The research was led by Prof. Jin Kim Montclare and Richard Bonneau, of New York University, and is published in the journal ChemBioChem. The study focuses on detoxifying organophosphates - compounds frequently used in pesticides and the sarin gas used in warfare devices.
Organophosphates are found in pesticides and chemical weapons, and can cause permanent damage to the brain.
The team looked at proteins known as phosphotriesterases, which are able to degrade the toxic chemicals used in industry and war. They explain that organophosphates bond to neurotransmitters in the brain, which interferes with their ability to work properly, causing permanent damage.
Previous studies have shown that even low-level exposure to organophosphates damages the brain and nervous system. In a 2012 study, Dr. Mackenzie Ross, of the University College London in the UK, noted that the majority of studies from the past 20 years show a significant link between even low-level exposure to the chemicals and impaired cognitive function.
"Organophosphates pose tremendous danger to people and wildlife," says Prof. Montclare in this latest study, "and sadly it's not unusual for humans to come into contact with these compounds, whether through exposure to pesticide or an intentional chemical warfare attack."
She adds that they have known phosphotriesterases are able to detoxify these compounds, but until now, "they were far too fragile to be used therapeutically."
Specifically, these proteins were limited by their short half-lives and their instability at high temperatures. But the team created a method to re-engineer them by assimilating an artificial fluorinated amino acid and computational biology.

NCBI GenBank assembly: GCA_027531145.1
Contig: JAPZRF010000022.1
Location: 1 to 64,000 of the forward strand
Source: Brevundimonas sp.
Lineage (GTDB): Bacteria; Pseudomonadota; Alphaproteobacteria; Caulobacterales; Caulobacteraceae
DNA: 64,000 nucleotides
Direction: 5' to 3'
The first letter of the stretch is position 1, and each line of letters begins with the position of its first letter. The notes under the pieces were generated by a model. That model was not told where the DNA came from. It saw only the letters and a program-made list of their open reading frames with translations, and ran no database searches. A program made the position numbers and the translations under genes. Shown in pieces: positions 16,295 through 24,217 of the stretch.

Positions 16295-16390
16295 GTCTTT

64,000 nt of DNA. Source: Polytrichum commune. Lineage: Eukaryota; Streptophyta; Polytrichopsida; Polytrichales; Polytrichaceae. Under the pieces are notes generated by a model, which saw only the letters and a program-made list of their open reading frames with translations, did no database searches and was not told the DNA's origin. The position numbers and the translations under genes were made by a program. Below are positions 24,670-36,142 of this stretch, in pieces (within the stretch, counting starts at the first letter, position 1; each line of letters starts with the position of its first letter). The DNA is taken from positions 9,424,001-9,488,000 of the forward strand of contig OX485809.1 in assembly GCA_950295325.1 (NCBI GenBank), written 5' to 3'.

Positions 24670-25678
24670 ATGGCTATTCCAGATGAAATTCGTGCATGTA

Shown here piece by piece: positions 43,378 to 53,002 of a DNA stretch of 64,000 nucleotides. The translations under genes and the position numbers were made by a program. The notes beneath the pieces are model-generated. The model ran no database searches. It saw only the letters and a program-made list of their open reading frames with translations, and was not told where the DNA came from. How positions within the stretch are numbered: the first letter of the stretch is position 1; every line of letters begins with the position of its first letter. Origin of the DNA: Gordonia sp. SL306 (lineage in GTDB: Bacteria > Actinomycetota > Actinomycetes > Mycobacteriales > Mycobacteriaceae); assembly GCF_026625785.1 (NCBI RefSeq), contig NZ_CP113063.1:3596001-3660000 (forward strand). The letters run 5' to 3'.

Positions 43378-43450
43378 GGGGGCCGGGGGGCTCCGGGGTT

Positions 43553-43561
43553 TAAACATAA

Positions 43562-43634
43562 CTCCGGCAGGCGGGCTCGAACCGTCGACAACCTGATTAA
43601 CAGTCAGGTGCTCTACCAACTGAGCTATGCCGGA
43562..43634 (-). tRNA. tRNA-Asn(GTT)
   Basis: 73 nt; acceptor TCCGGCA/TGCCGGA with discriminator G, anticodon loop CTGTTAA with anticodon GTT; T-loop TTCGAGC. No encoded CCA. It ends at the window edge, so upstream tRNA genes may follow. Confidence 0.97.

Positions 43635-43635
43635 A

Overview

New protein more stable, with same detoxification abilities
To do this, Prof. Montclare and her team used Rosetta computational modeling software to find sequences in the fluorinated phosphotriesterase protein that could be altered to increase the proteins and make them therapeutically viable.
Their new method produced a thermo-stable protein with a longer half-life. What this means is that they have created a more stable version of the protein with the same detoxification abilities of the original, unstable version.
As such, Prof. Montclare says this re-engineered protein could be used to prevent nerve damage in the wake of a gas attack or exposure to pesticides, adding:
"Oftentimes, chemical agent stockpiles are decommissioned through processes that involve treatment with heat and caustic chemical reagents for neutralization, followed by hazardous materials disposal. These proteins could accomplish that same task enzymatically, without the need for reactors and formation of dangerous byproducts."
The team, whose process is patent-pending, plans to begin development of therapeutic uses for this modified protein.